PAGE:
5 Common Reasons Your Gas Cooktop Is Not Working

Fred's Appliance
December 14, 2020
Oven Repair

For most of this troubleshooting guide you will want to turn off the main gas line and disconnect your range from its power source. There will be a few instances when you will need to turn the gas and power back on to complete a particular troubleshooter. The repair suggestions noted here apply to many brands. The troubleshooter noted under the heading of Pilot Light Out applies to replacing the thermostat in a Hotpoint, GE, or RCA Gas range.

1)     Burner Won’t Ignite

When electrical current travels through the spark module, high voltage pulses are simultaneously transferred to electrodes that create a spark between the electrode and burner cap igniting the gas flowing to the burner you want to use to cook with. A proper mixture of gas and air ignites and produces a flame. In other words, when you turn the knob on your stovetop to ignite the burner a message is sent to the spark module to send a regulated amount of current to produce a spark in the electrode which ignites the flame in the burner that you cook with. There are at least 4 reasons why the burner won’t ignite.

a)      Malfunctioning Spark Ignition Switch

If you hear a clicking sound that normally signals that the burner is about to ignite, but for some reason does not, you may have a failing ignition switch. If any of the spark ignition switches are not working correctly, voltage will not reach the spark module and the burner will not light. Use a multimeter to test the continuity of the switch to the burner not working. If it tests negative, you’ve found your problem and will need to replace the entire switch module. It’s an easy and relatively inexpensive part to replace.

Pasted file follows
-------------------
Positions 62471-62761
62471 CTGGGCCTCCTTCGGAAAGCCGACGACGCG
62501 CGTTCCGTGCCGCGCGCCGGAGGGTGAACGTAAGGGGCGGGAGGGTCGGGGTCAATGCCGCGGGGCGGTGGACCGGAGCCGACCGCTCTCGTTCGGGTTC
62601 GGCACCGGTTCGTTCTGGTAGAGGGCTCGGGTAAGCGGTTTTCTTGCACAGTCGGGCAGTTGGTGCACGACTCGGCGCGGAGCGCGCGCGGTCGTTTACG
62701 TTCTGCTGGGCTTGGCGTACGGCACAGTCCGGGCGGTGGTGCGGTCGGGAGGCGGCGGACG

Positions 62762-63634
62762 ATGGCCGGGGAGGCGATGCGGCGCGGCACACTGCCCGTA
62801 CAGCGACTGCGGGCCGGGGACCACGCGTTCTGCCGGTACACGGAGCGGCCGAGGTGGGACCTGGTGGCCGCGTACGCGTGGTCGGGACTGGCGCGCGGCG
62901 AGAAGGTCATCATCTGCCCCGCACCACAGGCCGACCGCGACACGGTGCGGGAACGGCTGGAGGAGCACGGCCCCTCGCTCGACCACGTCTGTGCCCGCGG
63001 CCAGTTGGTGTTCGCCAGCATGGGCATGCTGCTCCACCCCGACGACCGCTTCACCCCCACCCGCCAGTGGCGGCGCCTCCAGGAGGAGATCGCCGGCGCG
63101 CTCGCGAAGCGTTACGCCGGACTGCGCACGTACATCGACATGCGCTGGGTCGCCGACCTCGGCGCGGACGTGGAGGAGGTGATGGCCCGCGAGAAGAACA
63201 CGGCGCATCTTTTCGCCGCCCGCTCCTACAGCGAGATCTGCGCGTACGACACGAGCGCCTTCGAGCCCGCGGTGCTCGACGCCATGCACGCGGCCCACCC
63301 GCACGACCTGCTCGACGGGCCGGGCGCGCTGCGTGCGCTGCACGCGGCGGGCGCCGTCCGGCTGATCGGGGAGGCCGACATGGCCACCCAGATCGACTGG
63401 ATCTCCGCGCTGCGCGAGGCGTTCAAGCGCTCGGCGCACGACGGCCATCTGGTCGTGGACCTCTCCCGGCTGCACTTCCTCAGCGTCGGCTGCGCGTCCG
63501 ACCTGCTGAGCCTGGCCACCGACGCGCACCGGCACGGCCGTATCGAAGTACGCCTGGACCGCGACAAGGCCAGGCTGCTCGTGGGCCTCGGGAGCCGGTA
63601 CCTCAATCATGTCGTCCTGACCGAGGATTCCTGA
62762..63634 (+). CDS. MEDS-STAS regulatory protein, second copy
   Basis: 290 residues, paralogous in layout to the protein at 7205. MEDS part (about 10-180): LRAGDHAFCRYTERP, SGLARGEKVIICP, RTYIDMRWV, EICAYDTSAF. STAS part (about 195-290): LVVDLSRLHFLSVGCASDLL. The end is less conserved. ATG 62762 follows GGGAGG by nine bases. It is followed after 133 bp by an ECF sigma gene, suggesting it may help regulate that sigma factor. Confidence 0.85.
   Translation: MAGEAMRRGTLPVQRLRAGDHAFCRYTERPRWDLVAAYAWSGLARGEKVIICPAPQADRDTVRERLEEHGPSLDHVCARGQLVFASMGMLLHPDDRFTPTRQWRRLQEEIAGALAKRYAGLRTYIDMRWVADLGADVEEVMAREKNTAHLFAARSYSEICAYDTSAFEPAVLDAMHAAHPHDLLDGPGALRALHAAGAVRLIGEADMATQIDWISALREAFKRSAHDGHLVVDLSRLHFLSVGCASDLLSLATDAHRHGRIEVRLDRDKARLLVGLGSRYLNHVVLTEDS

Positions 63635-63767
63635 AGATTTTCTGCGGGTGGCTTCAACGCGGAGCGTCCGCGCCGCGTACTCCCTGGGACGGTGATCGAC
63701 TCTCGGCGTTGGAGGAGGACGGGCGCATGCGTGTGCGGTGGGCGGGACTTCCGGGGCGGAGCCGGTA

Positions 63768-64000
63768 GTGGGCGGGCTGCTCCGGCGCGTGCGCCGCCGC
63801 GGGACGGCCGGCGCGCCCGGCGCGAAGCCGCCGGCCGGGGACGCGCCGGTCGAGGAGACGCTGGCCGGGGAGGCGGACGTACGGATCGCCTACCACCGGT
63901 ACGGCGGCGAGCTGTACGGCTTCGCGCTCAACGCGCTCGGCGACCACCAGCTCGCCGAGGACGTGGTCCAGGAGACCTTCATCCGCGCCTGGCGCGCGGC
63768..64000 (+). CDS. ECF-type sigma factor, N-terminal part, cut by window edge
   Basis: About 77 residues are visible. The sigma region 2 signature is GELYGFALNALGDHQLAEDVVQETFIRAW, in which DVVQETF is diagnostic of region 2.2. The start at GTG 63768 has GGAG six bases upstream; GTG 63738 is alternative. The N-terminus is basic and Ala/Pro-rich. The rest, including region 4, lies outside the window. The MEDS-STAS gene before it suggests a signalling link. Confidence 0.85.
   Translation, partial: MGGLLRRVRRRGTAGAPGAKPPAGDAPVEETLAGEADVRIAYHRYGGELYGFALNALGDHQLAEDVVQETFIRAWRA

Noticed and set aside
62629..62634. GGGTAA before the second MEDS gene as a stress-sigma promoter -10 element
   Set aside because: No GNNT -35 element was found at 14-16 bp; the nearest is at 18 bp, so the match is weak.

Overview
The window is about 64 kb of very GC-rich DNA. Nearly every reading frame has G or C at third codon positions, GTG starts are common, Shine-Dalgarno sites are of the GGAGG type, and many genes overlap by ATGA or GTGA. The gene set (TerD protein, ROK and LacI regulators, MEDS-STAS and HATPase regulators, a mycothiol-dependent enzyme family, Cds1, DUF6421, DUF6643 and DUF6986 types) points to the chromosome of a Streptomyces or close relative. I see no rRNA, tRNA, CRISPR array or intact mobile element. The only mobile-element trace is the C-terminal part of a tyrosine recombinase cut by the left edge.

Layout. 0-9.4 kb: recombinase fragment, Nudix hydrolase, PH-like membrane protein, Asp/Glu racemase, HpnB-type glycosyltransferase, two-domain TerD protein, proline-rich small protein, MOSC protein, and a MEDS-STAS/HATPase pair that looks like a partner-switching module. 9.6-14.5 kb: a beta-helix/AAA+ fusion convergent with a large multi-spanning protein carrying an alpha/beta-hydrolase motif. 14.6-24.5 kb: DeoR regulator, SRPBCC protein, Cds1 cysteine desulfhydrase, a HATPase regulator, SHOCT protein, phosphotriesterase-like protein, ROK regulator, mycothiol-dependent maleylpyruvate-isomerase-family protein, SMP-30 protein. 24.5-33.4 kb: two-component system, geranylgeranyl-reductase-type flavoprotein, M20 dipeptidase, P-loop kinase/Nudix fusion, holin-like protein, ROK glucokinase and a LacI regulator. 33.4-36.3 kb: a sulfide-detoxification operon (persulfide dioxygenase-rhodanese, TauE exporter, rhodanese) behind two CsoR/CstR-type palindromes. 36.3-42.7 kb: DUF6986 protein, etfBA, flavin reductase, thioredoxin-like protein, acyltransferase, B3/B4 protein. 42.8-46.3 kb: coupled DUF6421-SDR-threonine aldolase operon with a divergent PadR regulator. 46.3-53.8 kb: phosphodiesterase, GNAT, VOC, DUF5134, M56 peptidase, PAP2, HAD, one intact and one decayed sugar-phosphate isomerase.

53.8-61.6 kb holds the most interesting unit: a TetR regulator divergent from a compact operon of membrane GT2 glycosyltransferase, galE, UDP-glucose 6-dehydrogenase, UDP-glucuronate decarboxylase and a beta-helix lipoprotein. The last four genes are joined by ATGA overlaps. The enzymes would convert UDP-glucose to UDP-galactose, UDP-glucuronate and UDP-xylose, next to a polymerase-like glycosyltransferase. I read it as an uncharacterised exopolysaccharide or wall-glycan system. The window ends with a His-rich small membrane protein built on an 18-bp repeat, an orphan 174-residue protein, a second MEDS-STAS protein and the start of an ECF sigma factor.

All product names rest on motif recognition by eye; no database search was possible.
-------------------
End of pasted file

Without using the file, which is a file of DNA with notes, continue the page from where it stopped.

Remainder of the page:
b)      Bad Spark Electrode

Once again, when you turn the burner on you may hear the familiar clicking sound indicating that the burner is about to ignite but nothing happens. Consider the possibility that the electrode has a crack in it or is damaged in some other way. It will need to be replaced. You can remove the spark wire that is connected to the electrode and test the electrode for continuity. If it fails you will need to replace the electrode.

c)       Faulty Spark Wire

Each electrode is connected to the spark module with a spark wire. If the spark wire is defective, the burner will not ignite. Electrodes will not ignite when there is a reduction in the voltage being sent through the spark wire.

d)      Spark Module Not Working

If it has been concluded that the ignition switches are working, and the electrodes have no visible damage, and the spark wires appear to be in good working order and do not need to be replaced, then suspect the spark module as the reason. The spark module is the component that regulates how much voltage to relay to the electrodes and is an easy part to replace.

2)     Pilot Light is Out

Sometimes the pilot light intermittently turns itself on and off and sometimes it is not firing up at all. More than likely food debris has found its way into the burner and is blocking the gas flow to the igniter. Or your range may need a new thermostat for the burner not working.

Before attempting the following troubleshooter, remove the burner and soak it in a vinegar solution to break down any food debris that may have collected there through the years. You can use a toothpick and/or a wire brush to help remove any food particles. After this task is completed, turn the gas and power back on and see if the burner is getting the correct level of gas to ignite and maintain a bluish colored flame. If this corrected your problem, great! You’re on your way to cooking once again. But if it does not correct the problem, read on.

To gain access to the thermostat and burner:

  • Remove the cooktop grates